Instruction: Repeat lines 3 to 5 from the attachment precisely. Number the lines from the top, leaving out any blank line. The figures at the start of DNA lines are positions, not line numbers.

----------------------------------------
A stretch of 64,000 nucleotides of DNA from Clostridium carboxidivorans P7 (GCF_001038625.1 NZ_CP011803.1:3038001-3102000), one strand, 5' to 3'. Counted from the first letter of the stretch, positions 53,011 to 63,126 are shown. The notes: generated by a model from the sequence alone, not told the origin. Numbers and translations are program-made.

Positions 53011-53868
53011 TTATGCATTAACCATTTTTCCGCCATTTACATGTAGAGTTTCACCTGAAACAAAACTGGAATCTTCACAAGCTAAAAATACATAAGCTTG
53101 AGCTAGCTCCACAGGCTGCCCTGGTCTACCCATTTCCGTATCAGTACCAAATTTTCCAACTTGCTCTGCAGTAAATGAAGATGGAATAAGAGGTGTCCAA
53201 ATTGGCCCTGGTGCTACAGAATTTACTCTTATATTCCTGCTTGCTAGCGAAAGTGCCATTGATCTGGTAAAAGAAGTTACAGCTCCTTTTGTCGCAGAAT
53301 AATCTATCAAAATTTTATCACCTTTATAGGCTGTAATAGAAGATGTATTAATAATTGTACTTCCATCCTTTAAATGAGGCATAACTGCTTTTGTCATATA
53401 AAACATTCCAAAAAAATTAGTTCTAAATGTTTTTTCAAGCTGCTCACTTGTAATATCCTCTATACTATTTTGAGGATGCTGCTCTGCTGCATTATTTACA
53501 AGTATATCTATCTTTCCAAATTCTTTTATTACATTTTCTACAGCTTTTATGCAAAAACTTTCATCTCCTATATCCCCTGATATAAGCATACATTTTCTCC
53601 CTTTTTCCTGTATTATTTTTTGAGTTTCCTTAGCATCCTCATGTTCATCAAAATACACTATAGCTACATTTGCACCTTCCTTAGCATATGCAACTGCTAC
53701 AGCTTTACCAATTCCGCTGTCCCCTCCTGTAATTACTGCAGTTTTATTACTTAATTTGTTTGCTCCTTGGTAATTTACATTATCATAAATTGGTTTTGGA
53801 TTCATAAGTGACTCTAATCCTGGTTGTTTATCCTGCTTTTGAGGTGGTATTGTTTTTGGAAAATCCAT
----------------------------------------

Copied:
53011 TTATGCATTAACCATTTTTCCGCCATTTACATGTAGAGTTTCACCTGAAACAAAACTGGAATCTTCACAAGCTAAAAATACATAAGCTTG
53101 AGCTAGCTCCACAGGCTGCCCTGGTCTACCCATTTCCGTATCAGTACCAAATTTTCCAACTTGCTCTGCAGTAAATGAAGATGGAATAAGAGGTGTCCAA
53201 ATTGGCCCTGGTGCTACAGAATTTACTCTTATATTCCTGCTTGCTAGCGAAAGTGCCATTGATCTGGTAAAAGAAGTTACAGCTCCTTTTGTCGCAGAAT